The United States has announced that President Donald Trump will hold a second summit with North Korean leader Kim Jong Un in late February. The news follows separate meetings between Kim and Chinese President Xi Jinping and South Korean President Moon Jae-in. The growing gap between those two sets of talks — denuclearization discussions with the U.S. and Pyongyang’s warming relations with its neighbors — bodes ill for efforts to get North Korea to give up its nuclear weapons. There is a very real danger that Trump, eager to say that he has solved the North Korean threat, will settle for an empty agreement that allows Pyongyang to claim that it is a de facto nuclear weapon state. That outcome must be avoided at all costs.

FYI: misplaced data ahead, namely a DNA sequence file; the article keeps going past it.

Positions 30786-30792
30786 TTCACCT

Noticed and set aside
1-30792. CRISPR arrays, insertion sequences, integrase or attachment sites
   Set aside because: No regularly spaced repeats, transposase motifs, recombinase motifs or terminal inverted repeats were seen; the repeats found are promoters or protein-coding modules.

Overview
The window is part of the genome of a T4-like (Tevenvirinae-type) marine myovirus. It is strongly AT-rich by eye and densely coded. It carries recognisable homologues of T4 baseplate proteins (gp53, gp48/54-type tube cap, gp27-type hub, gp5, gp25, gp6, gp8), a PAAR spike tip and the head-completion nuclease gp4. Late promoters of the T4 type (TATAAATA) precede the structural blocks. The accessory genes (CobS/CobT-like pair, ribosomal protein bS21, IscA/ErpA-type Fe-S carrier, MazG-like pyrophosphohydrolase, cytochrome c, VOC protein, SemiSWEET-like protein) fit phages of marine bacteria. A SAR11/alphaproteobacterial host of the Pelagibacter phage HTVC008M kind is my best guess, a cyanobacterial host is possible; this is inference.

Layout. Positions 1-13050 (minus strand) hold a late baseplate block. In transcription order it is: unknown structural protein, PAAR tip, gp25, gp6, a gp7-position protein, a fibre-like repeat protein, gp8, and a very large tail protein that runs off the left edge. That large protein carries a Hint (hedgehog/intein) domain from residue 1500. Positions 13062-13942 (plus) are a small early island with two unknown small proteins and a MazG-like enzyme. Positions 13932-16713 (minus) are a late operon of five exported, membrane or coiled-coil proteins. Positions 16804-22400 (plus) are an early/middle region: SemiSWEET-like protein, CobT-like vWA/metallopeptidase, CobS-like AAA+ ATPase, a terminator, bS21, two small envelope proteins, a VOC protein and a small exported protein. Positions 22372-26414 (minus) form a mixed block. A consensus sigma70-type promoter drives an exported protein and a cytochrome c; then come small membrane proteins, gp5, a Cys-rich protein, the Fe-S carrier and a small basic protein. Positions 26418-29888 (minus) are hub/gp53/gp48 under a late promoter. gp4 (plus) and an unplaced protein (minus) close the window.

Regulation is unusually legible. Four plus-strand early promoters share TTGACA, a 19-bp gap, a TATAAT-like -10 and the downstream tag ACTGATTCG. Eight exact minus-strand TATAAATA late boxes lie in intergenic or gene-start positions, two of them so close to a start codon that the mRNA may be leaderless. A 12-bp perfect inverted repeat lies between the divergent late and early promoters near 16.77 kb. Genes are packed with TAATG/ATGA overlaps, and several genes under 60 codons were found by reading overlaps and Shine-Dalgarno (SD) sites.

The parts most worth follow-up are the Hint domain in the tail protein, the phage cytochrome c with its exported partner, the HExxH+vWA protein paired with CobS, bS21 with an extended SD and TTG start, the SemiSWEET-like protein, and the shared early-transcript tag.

It has been seven months since Trump and Kim held their historic meeting in Singapore, after which the U.S. president declared that he had ended the North Korean nuclear threat. While nuclear and missile tests have halted, there are regular intelligence reports that the North continues to upgrade its nuclear and missile capabilities. The 2019 U.S. Ballistic Missile Review notes that North Korea “continues to pose an extraordinary threat and the United States must remain vigilant.”

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